Is it time to visit your Toronto eye clinic for an eye exam?
If you’re thinking that you may need bifocals, then read on and find out.
We’ve all seen people holding a brochure or restaurant menu out at arm’s length in order to read the fine print. But if you thought they were people with eye problems that you fortunately don’t experience…wait a while!
Beginning in their late thirties to mid-40s, many if not most adults begin to have problems seeing clearly at close distances, especially when reading print.
This applies equally to people whose vision has remained perfect or near-perfect throughout their lives, and those who already have other vision problems.
It’s a normal, age-related change in the eye’s focusing ability called presbyopia, and whether treated or not, it will continue to progress over time. What’s important is to get corrective lenses so you don’t develop additional problems, like headaches and eyestrain, from attempting to see up close without glasses.
Near Vision Problems are Not Necessarily a Sign of Underlying Issues
If your eyes have always been ‘good’, you may be alarmed and confused at this vision loss, which may seem to have occurred overnight.
However, it is far more likely that the changes were so gradual that you simply didn’t notice until you found yourself holding that menu at arm’s length!
Over time, eyes lose their natural focusing ability, so close work like reading and crafts becomes more difficult, especially in low light conditions. The change occurs because the lens inside the eye becomes less flexible over time, making it more difficult to change focus back and forth between objects that are far away and objects that are nearby.
The older you get, the more advanced the condition can become, until about age 60, when the vision loss should slow to an eventual halt.
Until then, you may need several prescription changes in your glasses to keep on top of the changes.
Treatments for Presbyopia
Presbyopia can’t be avoided or cured, but there are effective treatments available to allow you to see the world with perfect vision, and perform the daily tasks like reading the paper, checking email and doing close work with ease.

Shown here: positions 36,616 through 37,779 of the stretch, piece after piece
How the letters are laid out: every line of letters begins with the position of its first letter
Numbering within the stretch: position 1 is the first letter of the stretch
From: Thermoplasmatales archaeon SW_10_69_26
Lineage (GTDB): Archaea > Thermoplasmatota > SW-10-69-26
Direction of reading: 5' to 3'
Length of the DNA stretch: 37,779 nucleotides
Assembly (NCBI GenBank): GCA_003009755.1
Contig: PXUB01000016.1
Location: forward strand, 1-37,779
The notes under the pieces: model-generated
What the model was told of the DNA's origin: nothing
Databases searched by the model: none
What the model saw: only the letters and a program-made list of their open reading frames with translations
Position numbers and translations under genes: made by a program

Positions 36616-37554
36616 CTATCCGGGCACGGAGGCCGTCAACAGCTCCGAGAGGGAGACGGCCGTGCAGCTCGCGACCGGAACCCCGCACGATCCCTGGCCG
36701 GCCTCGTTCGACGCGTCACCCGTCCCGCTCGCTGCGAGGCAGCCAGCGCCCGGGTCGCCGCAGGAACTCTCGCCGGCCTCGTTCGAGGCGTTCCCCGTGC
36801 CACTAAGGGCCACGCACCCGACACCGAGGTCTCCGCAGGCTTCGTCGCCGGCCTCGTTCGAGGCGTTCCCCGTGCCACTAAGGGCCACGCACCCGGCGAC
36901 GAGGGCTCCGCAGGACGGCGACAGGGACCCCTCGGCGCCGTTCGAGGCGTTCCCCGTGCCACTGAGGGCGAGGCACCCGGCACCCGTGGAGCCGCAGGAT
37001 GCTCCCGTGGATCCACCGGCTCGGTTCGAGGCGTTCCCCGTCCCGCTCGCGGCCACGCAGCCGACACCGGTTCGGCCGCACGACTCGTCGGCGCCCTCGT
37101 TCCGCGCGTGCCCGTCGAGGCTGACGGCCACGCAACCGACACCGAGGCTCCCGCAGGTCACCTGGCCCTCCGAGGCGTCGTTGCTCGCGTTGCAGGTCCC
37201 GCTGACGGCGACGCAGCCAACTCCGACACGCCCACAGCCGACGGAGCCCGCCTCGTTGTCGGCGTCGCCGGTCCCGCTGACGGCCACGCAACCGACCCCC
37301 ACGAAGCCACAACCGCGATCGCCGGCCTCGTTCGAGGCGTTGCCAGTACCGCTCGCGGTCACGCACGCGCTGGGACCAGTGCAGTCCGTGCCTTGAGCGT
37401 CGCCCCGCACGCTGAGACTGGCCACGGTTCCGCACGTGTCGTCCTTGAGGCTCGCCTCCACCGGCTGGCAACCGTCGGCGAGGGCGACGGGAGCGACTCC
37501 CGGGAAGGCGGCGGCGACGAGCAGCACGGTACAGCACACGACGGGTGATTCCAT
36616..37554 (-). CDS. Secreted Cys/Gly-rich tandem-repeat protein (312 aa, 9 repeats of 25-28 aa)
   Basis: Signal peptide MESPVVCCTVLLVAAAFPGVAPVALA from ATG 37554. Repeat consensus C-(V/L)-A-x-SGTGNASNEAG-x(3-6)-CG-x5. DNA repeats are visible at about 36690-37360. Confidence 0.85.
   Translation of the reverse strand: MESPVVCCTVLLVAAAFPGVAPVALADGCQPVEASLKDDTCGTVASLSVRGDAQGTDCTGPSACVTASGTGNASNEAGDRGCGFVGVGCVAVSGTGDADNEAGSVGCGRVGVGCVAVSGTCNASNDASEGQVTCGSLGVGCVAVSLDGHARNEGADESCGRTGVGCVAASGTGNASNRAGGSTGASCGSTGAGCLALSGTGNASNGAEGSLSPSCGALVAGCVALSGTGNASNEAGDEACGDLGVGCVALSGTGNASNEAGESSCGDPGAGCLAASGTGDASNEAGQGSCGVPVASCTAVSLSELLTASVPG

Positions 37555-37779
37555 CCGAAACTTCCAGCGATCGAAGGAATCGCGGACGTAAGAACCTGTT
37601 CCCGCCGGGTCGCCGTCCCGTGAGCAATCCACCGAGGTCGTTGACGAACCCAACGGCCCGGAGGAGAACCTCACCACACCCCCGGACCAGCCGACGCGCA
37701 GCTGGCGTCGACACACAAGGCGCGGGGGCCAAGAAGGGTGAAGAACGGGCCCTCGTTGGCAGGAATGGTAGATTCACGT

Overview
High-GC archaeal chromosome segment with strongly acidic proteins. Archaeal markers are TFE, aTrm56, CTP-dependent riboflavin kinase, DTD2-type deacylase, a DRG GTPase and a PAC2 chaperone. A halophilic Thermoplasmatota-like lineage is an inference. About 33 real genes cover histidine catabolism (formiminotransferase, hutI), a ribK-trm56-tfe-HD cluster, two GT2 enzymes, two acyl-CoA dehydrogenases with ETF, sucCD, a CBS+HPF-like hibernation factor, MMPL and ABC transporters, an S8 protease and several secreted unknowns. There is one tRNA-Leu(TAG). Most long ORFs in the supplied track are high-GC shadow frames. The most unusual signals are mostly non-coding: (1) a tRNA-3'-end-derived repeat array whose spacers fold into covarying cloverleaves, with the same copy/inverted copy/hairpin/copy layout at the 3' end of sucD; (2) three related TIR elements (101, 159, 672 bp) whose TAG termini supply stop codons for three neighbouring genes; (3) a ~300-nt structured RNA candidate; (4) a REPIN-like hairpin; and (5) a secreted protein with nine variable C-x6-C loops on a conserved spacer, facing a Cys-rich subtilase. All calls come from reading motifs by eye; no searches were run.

Here are the options for people with presbyopia:
- Laser eye surgery: Improvements in laser eye technology can now correct for presbyopia better than ever before, whether there are other refractive errors present or not
- Glasses, whether single vision reading glasses (you can often purchase these without a prescription at the drug store) or multifocal lenses (your optometrist will layer a prescription to correct the presbyopia, on to your existing prescription)
- Contact lenses: Bifocal contacts? Yes, they are a thing! You may just need monovision contact lenses if you only have trouble seeing close up but can still see distances clearly.
When It’s More Than Just Presbyopia
After 40, it’s recommended that you visit your Toronto optometrist at least every two years (more often if required) to maintain optimal eye health and check if any problems are developing.
While presbyopia is a normal part of the aging process for many adults, after 40 is also the age at which other vision problems have a greater chance of developing.
You should visit your optometrist if you suspect you may be developing presbyopia, but it’s even more imperative to seek help if you have noticed other eye problems, such as:
- Inconsistent vision. Vision that fluctuates could indicate an underlying problem, like high blood pressure or diabetes, both of which can damage the blood vessels in the retina.
- Seeing spots and floaters doesn’t harm vision in and of itself, but it’s best to get checked if you are seeing flashes, halos, or if the floaters are interfering with your ability to perform daily tasks.
- Loss of peripheral vision or seeing distorted images. This could indicate glaucoma or macular degeneration.
For good vision at any age, come in for an eye exam today!Leave a reply →